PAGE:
Research in private practice
Now in the private practice setting, I would say that, although you may not be as actively involved with research, knowing the latest research is always important. I know a lot of private practice community, oncologists and practitioners who are super busy, super hardworking, super smart; they also find the time to dive in and become up to date with the latest research developments.
By considering research as a way of keeping up to date with the latest developments and making sure that you are using and translating the latest-breaking developments that are going to really improve patient outcomes, you can make a real difference in the care of your patients. Of course, a lot of research developments are presented at the annual conferences and are published in big-impact papers. Even if you don’t attend the conferences, you often see same-day NEJM publication of these presentations, and the findings eventually get incorporated into national guidelines. And, so, they become available to all oncologists, in both academic and private practice, eventually.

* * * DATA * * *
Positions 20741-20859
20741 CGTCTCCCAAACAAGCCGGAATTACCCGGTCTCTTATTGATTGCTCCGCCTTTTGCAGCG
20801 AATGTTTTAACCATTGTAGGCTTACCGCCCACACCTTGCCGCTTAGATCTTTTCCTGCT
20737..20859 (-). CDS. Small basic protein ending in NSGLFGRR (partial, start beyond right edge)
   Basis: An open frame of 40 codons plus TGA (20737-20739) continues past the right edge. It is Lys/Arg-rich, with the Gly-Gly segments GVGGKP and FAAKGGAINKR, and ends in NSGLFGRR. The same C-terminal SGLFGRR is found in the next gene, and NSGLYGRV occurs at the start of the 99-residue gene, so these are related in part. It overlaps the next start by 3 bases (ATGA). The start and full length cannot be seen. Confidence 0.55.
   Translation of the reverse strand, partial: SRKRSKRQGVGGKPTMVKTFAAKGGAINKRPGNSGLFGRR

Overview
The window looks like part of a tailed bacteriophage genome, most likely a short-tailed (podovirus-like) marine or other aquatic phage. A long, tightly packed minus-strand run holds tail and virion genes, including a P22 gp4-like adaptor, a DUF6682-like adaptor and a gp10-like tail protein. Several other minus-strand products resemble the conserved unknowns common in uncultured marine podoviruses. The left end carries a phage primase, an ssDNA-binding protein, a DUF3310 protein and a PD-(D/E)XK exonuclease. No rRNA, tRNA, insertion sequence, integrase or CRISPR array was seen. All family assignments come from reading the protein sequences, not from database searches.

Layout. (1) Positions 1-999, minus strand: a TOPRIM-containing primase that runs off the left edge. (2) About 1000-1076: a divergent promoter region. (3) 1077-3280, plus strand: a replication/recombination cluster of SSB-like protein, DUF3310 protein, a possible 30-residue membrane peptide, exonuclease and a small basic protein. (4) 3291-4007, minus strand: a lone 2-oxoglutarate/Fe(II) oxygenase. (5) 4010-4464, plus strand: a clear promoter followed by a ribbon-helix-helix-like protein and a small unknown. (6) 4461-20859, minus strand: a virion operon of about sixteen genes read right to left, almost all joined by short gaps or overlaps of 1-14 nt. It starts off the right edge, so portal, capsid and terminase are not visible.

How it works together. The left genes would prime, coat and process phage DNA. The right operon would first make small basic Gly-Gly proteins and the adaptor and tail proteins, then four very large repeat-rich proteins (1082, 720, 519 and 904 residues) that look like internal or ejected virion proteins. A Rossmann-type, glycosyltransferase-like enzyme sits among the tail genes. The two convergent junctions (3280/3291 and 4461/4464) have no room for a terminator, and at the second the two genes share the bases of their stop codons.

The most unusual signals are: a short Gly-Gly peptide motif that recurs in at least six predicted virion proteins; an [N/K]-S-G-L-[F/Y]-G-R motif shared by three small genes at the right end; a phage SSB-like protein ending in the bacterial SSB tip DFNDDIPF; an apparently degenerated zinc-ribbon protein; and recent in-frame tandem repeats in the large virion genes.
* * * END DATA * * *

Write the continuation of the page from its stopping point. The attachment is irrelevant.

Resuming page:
I think involvement with research will just help boost your CV to make you a competitive applicant as well. You also gain experience of how to interpret the scientific findings that you read about. You gain a bit of background of how the studies are investigated, interpreted, and written up. You gain a good background of the process, the scientific method.
For your patients' wellbeing, you should be well acquainted with the latest research developments. But again — and it's kind of hard to deny this too —sometimes even when you're involved in private practice, research publications can be used as a measuring stick to separate you from your peers.